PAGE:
Brazil had been hit particularly hard by the Great Depression. Her gold and foreign currency reserves were depleted by 1930, in no small part due to an export-driven economy, and the wealthy planter class that dominated Brazil's politics in the last days of the First Republic's reliance on government subsidies. Profound dissatisfaction, especially among the urban poor in Brazil's southeast and peasantry in the northeast coup that year, which cleared the path for Vargas' rise to power. He consolidated power quickly and defeated several coup attempts, often simply co-opting aspects of opponents' ideology which had made them popular. In 1937, Vargas proclaimed the Estado Novo (Portuguese for "New State"), and assumed dictatorial powers. However, for a United States looking for allies, this would not prove to be a great impediment.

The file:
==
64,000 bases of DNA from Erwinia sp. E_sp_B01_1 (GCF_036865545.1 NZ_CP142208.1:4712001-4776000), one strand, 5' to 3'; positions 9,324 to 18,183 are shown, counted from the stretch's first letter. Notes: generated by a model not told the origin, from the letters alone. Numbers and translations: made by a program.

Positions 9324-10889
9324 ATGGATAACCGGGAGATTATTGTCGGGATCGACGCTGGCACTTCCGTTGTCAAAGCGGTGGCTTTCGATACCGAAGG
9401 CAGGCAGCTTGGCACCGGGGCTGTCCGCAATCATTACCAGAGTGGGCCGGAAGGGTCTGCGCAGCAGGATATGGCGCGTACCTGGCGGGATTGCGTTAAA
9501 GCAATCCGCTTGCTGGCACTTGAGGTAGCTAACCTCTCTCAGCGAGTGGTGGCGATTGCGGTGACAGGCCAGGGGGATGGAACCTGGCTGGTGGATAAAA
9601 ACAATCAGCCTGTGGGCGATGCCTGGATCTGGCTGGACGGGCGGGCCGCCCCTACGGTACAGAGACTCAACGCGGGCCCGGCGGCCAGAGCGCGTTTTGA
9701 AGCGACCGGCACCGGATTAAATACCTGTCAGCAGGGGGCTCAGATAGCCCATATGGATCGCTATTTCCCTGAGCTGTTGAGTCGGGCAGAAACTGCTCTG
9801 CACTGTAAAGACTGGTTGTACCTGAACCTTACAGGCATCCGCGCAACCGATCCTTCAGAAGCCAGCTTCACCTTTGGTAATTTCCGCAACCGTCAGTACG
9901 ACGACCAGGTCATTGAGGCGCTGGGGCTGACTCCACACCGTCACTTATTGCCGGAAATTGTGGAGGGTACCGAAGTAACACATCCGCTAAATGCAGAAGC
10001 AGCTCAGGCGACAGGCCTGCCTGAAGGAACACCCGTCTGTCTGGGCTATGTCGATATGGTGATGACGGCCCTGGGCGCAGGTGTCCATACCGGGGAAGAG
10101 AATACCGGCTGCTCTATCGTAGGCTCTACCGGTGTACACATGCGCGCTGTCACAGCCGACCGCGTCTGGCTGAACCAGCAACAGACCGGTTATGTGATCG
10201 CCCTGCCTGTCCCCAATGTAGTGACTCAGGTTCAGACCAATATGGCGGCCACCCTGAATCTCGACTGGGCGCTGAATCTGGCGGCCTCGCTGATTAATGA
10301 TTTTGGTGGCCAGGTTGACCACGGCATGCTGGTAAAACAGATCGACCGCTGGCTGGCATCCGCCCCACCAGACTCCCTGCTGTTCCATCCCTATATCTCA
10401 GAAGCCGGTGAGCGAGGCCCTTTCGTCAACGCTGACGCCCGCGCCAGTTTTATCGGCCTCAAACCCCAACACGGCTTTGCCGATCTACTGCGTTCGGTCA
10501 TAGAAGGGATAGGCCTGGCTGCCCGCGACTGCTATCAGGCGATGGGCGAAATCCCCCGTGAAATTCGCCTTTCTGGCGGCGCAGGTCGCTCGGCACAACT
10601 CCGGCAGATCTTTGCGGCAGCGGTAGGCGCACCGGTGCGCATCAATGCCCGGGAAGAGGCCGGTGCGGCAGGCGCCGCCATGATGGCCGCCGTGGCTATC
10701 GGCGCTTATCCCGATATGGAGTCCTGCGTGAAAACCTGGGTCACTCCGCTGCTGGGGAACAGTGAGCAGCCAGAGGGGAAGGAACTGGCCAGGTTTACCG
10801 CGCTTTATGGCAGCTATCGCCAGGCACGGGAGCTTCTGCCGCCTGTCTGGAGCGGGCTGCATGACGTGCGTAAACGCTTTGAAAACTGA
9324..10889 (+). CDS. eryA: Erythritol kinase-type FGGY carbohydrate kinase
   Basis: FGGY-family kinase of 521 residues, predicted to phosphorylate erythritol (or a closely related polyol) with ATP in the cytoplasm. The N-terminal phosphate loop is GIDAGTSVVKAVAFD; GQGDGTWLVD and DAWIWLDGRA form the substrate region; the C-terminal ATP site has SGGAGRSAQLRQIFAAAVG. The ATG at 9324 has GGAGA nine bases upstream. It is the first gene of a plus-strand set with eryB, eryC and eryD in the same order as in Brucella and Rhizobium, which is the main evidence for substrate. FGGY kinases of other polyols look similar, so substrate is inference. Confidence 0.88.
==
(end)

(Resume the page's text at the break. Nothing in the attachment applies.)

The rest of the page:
Brazil needed a market for her abundant natural riches, chiefly but by no means exclusively rubber and coffee. A military ally, which would help modernize and enlarge Brazil's army to discourage, or if necessary, repulse an attack from the South was also desired. Neither Germany nor any other European nation would be able to fill these requirements as well as the United States.
Starting in 1936, Roosevelt and Vargas began regular communication. Much ado was made of the shared republican heritage of the two countries, and the notion that both were former colonies which had since all but eclipsed their former colonizers. Of great interest to Roosevelt was securing a strategic reserve of rubber, should tensions with Britain and Japan escalate, thus making purchasing rubber from Ceylon inconvenient. Trade between the United States and Brazil increased rapidly in the late 1930s, and upon the outbreak of war in 1939, a cadre of American military advisors was sent to Brazil to help train the Army and Navy.